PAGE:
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Old 17th April 2016, 01:27 AM   #1
ariel
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Default Russian Khyber knife

It is finished on e-bay, so I am within my rights to post the pics.

Here is a classical Afghani Khyber knife ( Selaava), with all bells and whistles. No doubt about it being old and authentic.

However, its blade bears a clear mark of the Russian Zlatoust Weapon Factory.

Does anyone have any other examples of Russia-made blades of such a distinct profile among the Afghani Khybers in the 19th century?
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Old 17th April 2016, 04:17 AM   #2
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im no expert but id say blade is to crude form something form zlatoust.
as smiths do in that area.. id say they may have added a stamp they have seen to add value to their product.. could be wrong.. but ..
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Old 17th April 2016, 08:01 AM   #3
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That's what I thought too, but I found identical marks on items coming from old Russia. Did the Afghanis forge a special stamp? If so, that would not be the only example, and that was exactly what I was asking. Or is it known that Zlatoust made a special order of the blades?
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Old 17th April 2016, 11:02 AM   #4
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It would be interesting to see the same stamp on the authentic Russian items from Zlatoust.

I think that in this particular case we are dealing with an old Khyber knife on which someone recently put fake stamp Zlatoust.
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Old 17th April 2016, 12:25 PM   #5
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Faking such a detailed stamp, and to this level of quality is not an easy task.

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Old 17th April 2016, 12:36 PM   #6
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The stamp is not very neat . If we compare with the authentic
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Old 17th April 2016, 06:13 PM   #7
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I think soon we can expect many more items with stamps Zlatoust: Afghan Khyber, Ethiopian Gurade Sword, Sudanese Kaskara Sword....


By the way, Russian collectors of weapons from Russia confirmed that a stamp - modern.
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Old 17th April 2016, 09:17 PM   #8
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This stamp was used by Zlatoust Weapon Factory between 1890's and 1917.
Source http://www.imha.ru/1144531224-proiz...ml#.VxPtK_krK01

Here are examples.
Minor variations are expected: no stamping device would survive forever.
The fact that somebody in today's Russia produced a copy proves only one thing: Russian collectors are paranoid not for nothing; they are bombarded with fakes.
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Old 17th April 2016, 10:27 PM   #9
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Need to have serious problems with vision, not to see the difference in these stamps))))
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Old 18th April 2016, 02:07 AM   #10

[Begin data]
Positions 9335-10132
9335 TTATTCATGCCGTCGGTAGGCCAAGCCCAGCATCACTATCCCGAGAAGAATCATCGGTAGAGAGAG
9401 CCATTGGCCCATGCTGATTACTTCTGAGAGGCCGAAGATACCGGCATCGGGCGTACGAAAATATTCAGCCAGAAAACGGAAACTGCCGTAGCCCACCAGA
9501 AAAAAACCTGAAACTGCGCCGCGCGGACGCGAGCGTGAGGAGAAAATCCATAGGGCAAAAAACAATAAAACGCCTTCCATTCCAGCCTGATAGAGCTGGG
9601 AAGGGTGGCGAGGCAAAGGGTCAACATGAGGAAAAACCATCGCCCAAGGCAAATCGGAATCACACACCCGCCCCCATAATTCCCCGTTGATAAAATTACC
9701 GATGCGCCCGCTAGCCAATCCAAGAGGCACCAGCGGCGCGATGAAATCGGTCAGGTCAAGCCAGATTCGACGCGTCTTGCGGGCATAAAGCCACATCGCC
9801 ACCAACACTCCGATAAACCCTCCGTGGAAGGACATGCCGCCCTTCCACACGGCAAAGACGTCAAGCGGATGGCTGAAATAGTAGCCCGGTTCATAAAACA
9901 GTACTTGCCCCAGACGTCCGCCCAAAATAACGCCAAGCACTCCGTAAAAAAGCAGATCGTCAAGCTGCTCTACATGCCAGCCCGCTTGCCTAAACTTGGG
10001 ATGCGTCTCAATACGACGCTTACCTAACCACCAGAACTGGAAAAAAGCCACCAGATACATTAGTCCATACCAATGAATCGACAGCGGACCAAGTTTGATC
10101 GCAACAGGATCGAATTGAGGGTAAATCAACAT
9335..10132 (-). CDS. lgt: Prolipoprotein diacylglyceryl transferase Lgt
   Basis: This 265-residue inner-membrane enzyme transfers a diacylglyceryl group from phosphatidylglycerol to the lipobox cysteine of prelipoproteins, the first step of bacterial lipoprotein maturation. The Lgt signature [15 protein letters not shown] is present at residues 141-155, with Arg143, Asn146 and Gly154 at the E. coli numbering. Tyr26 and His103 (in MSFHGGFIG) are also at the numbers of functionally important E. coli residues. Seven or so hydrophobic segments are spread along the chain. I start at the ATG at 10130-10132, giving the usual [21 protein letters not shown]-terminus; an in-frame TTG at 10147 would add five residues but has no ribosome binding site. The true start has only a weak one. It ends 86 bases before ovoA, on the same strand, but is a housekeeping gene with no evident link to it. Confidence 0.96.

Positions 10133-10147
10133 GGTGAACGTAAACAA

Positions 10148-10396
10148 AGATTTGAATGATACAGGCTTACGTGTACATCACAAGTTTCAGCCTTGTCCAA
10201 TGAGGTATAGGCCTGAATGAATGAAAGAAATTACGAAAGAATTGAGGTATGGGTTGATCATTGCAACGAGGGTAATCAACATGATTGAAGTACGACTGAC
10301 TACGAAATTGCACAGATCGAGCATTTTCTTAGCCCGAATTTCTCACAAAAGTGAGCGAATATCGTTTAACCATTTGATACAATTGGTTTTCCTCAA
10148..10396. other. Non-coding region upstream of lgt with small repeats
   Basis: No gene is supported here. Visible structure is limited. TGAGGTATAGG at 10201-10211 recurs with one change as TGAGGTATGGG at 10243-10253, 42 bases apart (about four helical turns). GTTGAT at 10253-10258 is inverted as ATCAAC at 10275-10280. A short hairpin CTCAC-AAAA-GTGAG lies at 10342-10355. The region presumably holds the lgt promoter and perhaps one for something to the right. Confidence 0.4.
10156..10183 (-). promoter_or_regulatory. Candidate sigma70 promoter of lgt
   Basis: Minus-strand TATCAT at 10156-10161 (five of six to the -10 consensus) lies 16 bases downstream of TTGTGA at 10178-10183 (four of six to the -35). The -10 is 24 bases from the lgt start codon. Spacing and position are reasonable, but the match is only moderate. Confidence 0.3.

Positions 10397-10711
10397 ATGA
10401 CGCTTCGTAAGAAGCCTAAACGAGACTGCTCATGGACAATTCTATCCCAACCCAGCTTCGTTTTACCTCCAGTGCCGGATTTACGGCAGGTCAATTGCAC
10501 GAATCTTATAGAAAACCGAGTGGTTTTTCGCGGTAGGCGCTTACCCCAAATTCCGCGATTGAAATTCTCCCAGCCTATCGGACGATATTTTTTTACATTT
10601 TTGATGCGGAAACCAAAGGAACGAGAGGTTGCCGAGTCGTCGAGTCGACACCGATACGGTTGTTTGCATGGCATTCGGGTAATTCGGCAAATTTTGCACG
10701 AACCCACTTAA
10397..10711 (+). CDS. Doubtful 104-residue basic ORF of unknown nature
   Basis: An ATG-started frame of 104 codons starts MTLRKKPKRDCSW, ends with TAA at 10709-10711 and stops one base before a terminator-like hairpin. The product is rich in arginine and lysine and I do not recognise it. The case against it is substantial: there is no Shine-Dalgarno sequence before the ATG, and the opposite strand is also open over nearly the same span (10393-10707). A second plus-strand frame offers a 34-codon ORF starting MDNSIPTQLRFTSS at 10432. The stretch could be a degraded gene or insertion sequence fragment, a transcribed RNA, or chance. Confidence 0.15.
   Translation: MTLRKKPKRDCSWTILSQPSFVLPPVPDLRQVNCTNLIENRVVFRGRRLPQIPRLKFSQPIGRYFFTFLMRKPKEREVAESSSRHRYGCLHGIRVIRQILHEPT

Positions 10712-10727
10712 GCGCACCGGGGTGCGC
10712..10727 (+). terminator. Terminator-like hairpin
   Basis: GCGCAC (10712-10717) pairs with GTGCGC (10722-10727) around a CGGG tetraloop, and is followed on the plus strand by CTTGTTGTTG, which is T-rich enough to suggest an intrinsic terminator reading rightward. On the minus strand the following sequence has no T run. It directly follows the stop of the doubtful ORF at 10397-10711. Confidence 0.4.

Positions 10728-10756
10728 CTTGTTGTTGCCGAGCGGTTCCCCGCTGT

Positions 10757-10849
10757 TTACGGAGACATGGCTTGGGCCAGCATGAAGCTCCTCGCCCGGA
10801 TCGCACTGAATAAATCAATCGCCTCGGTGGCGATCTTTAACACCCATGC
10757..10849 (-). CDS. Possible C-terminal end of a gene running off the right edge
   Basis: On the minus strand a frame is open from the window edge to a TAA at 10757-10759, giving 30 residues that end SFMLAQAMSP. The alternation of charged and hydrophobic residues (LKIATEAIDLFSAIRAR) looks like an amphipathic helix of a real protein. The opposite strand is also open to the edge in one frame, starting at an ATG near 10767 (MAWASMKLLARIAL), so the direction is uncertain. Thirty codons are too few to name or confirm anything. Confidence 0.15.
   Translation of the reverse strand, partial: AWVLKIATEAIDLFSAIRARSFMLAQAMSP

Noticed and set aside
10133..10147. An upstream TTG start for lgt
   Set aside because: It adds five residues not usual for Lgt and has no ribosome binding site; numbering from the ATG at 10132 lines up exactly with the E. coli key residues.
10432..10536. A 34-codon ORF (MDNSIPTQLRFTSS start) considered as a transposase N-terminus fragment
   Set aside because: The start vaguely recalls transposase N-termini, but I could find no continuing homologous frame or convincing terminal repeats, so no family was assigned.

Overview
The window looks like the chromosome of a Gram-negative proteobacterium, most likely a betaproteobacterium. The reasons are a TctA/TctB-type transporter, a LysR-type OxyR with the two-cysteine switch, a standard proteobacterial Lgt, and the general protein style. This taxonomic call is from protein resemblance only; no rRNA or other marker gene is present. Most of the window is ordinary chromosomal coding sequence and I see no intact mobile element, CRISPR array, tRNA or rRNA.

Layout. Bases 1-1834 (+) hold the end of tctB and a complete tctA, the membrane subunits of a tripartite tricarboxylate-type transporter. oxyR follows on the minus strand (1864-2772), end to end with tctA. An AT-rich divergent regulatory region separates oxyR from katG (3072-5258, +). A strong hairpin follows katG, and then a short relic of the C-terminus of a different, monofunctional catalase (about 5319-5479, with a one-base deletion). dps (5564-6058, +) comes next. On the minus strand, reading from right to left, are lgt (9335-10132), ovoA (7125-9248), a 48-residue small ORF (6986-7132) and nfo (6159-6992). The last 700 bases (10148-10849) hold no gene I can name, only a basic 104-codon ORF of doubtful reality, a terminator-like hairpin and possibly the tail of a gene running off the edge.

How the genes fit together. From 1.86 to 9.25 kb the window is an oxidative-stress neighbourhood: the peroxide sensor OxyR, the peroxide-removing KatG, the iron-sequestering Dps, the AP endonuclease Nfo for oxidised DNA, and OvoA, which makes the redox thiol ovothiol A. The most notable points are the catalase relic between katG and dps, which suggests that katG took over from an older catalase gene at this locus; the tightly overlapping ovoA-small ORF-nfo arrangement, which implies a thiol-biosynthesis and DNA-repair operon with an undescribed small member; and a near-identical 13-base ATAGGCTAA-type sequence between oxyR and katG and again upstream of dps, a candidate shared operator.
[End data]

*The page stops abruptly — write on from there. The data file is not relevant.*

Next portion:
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OK, folks, let's ignore the snarks etc.

I repeat my question: does anyone here know of any other example of a Khyber or any other 19th century Afghani bladed weapon with Russian stamps? I know about British and, likely, German blades for their short swords/sabers, but nothing Russian.
Is it possible that Afghani military was supplied by both sides of the Great Game?

Last edited by ariel : 18th April 2016 at 03:00 AM.
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Old 18th April 2016, 03:25 AM   #11
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It is quite possible, I think king Abdul Rahman was in Russia before coming to power, or something like that. My history is a bit fuzzy right now. I know later on Soviet made weapons were the norm in Afghan army, post WWII.
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Old 18th April 2016, 04:30 AM   #12
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Quote:
Originally Posted by AJ1356
It is quite possible, I think king Abdul Rahman was in Russia before coming to power, or something like that. My history is a bit fuzzy right now. I know later on Soviet made weapons were the norm in Afghan army, post WWII.


Abdurrahman was in Russia, but only in Bukhara (which at that time belonged to the Russian) And Zlatoust and Bukhara are located far from each other. In addition, Abdurrahman did not have such influence, that for him to Zlatoust specially made Afghan weapon with Russian stamps.

Do you know about the production of weapons for Afghanistan in the Soviet Union? ))))) It would be very interesting. Maybe you are talking about deliveries of Russian weapons to the Afghan army?

And here's another question. Do you think that this the Khyber knife is not made in Afghanistan? In your option it produced in Russia?
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Old 18th April 2016, 04:32 AM   #13
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Quote:
Originally Posted by ariel
I know about British and, likely, German blades for their short swords/sabers,


It is not difficult to give examples of short swords?
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Old 18th April 2016, 05:21 AM   #14
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Quote:
Originally Posted by AJ1356